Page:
Sorting through the backup catcher candidates

One of the (few) battles happening around Brewer camp this spring is the fight for backup catcher. The team has clearly committed to Jonathon Lucroy as the starting catcher, and assuming he recovers in time to start the season from a broken pinkie, he will probably start somewhere between 120 and 140 games this year. That leaves roughly 30 starts for someone else. Let’s take a look at the candidates.

Will George Kottaras keep his job?

George Kottaras may have the upper hand in this battle simply because he is the incumbent. Kottaras served as Gregg Zaun’s backup at the beginning of last season, became the starter briefly, and was then usurped by Lucroy due to pretty abysmal defense. Last season Kottaras was worth -0.6 dWAR, according to baseball reference. According to fangraphs, he scored a -5 in stolen base runs saved, and -4 in total runs saved. He caught only 8 of 52 base stealers last year, or 15 percent. No matter where you look, it isn’t a particularly pretty sight.

What Kottaras does have going for him is some pop in his bat. Last season he hit only .203, and his OBP was only .305, but he slugged .396 and had 9 home runs in 212 at bats. Kottaras could end up being a nice home run threat that opposing pitchers would have to worry about at the bottom of the order.

The next candidate is Wil Nieves. Wil Nieves also hit .203 last year, but his OBP was only .244 and he slugged only .310. Over seven major league seasons Nieves has a line of .227/.273/.297. Yikes. Last season he set a new career high in home runs… with three. That more than doubled his career total. Simply said, if Wil Nieves is in the batting order, he will probably be less of a threat than whatever pitcher the Brewers have on the mound.

Defensively, Nieves isn’t outstanding but he is better than Kottaras. He was worth 0.1 dWAR last season – at least we’re in the positives now, right? He lost only one run to stolen bases, and broke even in total runs saved. He threw out 10 out of a possible 41 base stealers last year, or 24 percent. That is right in line with his career total. Nieves isn’t as good of a defensive catcher as Jonathon Lucroy, but he is clearly a step up from Kottaras.

Also in Arizona as a non-roster invitee is a blast from the past: former Milwaukee backup Mike Rivera. Rivera struggled last season, appearing in only seven major league games with Florida, but in four seasons as Milwaukee’s backup he hit .260/.333/.423 with 11 home runs and 55 RBIs in 331 at bats. In those same four seasons he was worth -0.3, 0, -0.1, and 0 dWAR and threw out 17, 33, 20, and 22 percent of baserunners. His run saving numbers aren’t good, but they aren’t quite as bad as Kottaras’s. He actually had a positive total runs saved number in 2009 – one. The three seasons before that were -2, 0, and -5.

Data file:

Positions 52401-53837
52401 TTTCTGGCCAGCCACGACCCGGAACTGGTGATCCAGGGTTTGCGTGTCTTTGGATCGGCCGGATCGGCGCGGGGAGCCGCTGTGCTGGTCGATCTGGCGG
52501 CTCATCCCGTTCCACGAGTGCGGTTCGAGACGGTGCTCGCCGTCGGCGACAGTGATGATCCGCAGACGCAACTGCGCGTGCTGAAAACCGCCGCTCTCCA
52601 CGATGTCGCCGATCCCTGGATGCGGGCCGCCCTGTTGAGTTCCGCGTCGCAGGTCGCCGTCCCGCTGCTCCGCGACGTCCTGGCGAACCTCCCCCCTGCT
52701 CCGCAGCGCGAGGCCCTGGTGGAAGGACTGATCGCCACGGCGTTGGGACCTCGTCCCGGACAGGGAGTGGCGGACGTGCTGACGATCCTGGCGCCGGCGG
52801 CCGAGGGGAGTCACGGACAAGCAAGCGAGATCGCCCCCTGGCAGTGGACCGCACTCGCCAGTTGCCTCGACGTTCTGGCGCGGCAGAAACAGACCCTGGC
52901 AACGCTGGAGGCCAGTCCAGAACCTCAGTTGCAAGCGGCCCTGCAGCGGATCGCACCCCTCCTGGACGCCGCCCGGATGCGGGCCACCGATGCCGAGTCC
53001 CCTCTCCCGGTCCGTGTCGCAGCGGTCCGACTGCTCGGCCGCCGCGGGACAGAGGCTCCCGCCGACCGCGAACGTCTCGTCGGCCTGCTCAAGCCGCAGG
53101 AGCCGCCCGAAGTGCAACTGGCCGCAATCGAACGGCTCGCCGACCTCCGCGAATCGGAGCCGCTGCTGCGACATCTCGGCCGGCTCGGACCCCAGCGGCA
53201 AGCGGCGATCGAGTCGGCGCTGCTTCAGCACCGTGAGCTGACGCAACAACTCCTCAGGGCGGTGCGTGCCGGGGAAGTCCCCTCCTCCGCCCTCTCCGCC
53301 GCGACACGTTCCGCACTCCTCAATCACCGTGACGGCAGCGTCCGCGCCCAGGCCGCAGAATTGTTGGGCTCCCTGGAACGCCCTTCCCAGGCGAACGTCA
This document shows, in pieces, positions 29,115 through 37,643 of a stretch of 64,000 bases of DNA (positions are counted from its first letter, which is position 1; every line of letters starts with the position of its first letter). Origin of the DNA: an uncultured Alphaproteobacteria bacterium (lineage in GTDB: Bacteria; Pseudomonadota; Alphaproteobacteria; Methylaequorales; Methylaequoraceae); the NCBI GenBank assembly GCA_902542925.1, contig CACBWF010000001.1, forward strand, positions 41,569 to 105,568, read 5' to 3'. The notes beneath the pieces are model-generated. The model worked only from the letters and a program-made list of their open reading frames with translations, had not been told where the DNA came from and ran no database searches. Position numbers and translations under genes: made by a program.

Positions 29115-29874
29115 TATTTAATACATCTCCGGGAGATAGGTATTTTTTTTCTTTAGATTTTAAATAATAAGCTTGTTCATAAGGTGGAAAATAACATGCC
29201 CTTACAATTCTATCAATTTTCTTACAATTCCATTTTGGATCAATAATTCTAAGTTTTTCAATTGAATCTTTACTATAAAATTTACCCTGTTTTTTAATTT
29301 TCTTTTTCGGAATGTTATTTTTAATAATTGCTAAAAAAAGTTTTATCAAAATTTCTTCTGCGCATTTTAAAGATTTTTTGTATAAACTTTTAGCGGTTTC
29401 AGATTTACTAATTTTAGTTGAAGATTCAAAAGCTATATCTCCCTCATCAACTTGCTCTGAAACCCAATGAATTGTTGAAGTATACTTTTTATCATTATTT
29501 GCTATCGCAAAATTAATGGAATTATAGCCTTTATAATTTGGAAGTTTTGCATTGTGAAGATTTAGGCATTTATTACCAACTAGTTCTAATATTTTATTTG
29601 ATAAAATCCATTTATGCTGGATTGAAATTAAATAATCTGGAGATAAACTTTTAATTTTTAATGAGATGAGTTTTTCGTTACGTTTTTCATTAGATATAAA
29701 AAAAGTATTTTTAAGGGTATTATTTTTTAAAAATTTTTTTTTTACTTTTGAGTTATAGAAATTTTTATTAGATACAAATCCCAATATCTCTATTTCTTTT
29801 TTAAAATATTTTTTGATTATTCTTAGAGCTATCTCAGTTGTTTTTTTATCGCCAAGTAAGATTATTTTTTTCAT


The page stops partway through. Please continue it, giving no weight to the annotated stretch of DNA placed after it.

Martin Maldonado is also on the 40 man roster, but he is a career .225/.300/.303 hitter – in the minor leagues. He does have a sky-high minor league caught-stealing percentage, at 43 percent for his career. I would be amazed if he made the roster, however. They also have the hero of today’s spring training game, Anderson De La Rosa, but he has been barely better than Maldonado as a hitter and is slightly worse as a fielder.

What it seems to come down to is whether or not Milwaukee is okay with having an enormous hole in their lineup (Nieves) and mediocre defense, a marginal batting threat and terrible defense (Kottaras), or someone who kind of splits the difference (Rivera). This is actually a position that I’ll be watching over the coming weeks. If Mike Rivera can prove that he can get the job done, I wouldn’t mind seeing him return. He made some pretty pointed statements earlier this spring about how he feels he should get another shot. Otherwise, perhaps Nieves would be the better choice than Kottaras considering how awful the rest of the Milwaukee defense projects. For now, we’ll see who can impress in game situations.

Advertisements

Leave a Reply

Fill in your details below or click an icon to log in:

WordPress.com Logo

You are commenting using your WordPress.com account. Log Out / Change )

Twitter picture

You are commenting using your Twitter account. Log Out / Change )

Facebook photo

You are commenting using your Facebook account. Log Out / Change )

Google+ photo

You are commenting using your Google+ account. Log Out / Change )

Connecting to %s

%d bloggers like this: